This is a different type of article. It addresses the fundamental question about what value does Microsoft Office bring to the table – from the point of view of efficiency improvement.
Let me start with a disclaimer: everything written here are my own views and conclusions. This is not in anyway an official response from Microsoft or any other company or individual.
Common questions / concerns
This is a concern almost everyone who has purchased Office has in their mind. It is manifested in various ways…
- Why can’t Microsoft create a version with only few commonly used features and charge some very low amount for it (or preferably give it free)? There is actually a starter edition which displays advertisements which does this – available only in few countries. I don’t know if it is still available.
- Why does Microsoft keep on adding so many features when I don’t need those
- When I upgrade I am not going to use those new features – so why should I pay for upgrade?
- The current version I am using is Good Enough for me. I don’t want the new version.
- Often people also question the ROI of these investments… It is natural for a CFO to think / ask … “I have spent x amount of money in buying and upgrading Microsoft Office. But I have not seen a significant improvement in the efficiency .. at individual, departmental or organizational level. So why should I spend more money on the next upgrade?”
- Some people convince themselves by saying that “Newer versions of Office do not add any value or increase efficiency in a tangible way. Therefore, the conclusion is that the so called new features are practically useless”
- Yet another set of people just take the easy way out saying “Office is great… new features are great… but I / my organization does not need all these features.”
Where is the value?
In spite of having these concerns, there does not seem to be a clear answer available. There are some people who blindly upgrade to new versions, some who resist it, some who go to apparently equivalent products like LibreOffice, Google Office and so on.
As the value question remains largely unanswered, there could be two possible answers to it >>>
- There is no value in the new features and upgrades to Office or
- There is value in there, but in practice the value is not being accrued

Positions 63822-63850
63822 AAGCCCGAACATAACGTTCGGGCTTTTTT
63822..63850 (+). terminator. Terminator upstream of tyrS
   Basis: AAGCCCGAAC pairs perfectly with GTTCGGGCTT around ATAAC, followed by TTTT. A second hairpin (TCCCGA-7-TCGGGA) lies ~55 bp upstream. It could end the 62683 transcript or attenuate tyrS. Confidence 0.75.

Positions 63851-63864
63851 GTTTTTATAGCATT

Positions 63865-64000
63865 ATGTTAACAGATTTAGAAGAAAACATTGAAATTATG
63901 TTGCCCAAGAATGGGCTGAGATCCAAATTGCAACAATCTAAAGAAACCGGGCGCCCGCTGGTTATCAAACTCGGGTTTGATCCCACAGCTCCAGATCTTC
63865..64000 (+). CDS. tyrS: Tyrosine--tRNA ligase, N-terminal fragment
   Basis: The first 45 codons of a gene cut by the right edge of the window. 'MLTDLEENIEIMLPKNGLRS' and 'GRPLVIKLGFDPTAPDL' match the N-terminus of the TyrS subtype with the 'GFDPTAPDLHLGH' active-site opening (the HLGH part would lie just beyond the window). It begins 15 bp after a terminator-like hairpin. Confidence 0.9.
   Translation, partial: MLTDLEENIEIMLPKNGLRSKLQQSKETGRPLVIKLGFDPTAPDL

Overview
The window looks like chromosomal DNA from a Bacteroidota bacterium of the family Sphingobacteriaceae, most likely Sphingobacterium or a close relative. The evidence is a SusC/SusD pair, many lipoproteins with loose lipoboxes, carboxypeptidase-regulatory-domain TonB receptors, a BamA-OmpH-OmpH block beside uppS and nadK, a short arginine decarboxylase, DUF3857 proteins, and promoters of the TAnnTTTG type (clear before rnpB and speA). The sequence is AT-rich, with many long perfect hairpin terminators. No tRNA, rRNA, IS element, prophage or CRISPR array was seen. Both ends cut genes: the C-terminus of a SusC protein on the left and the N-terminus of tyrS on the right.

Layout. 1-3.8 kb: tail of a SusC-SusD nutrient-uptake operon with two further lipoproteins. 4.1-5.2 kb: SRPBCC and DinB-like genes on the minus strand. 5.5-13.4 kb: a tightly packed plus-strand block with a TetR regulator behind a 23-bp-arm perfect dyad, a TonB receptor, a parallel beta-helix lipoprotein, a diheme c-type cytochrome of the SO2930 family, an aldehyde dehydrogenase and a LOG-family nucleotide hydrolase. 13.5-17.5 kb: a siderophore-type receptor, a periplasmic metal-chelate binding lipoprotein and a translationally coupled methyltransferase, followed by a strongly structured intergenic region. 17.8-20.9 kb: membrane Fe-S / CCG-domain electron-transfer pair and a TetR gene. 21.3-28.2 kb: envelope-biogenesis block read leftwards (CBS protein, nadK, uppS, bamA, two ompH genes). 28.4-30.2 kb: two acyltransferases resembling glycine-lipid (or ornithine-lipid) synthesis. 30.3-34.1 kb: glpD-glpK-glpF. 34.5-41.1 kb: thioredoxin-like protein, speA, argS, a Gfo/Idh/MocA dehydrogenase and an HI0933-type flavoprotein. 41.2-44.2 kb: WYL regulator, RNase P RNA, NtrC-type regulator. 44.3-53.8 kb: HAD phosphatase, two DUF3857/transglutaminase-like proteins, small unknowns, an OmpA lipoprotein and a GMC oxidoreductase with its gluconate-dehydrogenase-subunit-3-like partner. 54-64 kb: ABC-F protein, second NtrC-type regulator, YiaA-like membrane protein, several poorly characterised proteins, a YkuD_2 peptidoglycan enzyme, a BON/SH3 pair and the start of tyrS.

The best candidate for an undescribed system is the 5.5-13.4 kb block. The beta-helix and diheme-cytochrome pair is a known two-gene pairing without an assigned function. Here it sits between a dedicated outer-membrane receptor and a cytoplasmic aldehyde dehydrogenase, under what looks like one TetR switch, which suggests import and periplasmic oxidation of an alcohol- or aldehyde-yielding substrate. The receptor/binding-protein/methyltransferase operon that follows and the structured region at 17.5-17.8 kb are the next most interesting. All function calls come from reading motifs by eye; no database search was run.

How many features do we actually use?
If you count every button, option, function and so on… there are about 8000 features available across Word, Excel, PowerPoint, Outlook and OneNote. (8000 is an approximate number. But the real number is very near this value … probably higher but not lower.)
Most of us think that we use 5% of these features… that is about 400 of them. Unfortunately that is not true. In my experience, based upon interaction with over 195,000 users most of us use around 120 features. The so called power users use 200 on an average.
I have not done a formal survey for this. But you can think of the number yourself (don’t think of percentage. Think of the number) … and I am sure you will come up with a similar answer.
Why don’t we use the other features?
All of know that we use a very small fraction of available features. But we are not worried about it..
Why? Because we think something like this…
- What I know is enough… whatever else is there I don’t need it
- My field is <whatever> (finance, marketing, sales, etc…) … Therefore, my focus on my chosen field. I will study it deeper. I do use MS Office as a part of my job… but I already know how to get my work done using it. So whatever else is there is irrelevant to me. Why should I spend time in exploring / learning a subject which is not my core area?
- I only need to know the basics (which I already do). Everything else is too advanced for me. I don’t care what it is.
- There is another thought – may be everyone uses a small percentage of features… but the exact set of features everyone uses is different.
Although this may be true to some extent, it does not explain the gross underutilization. But when it comes to MS Office who has given it a serious thought anyway? Nobody!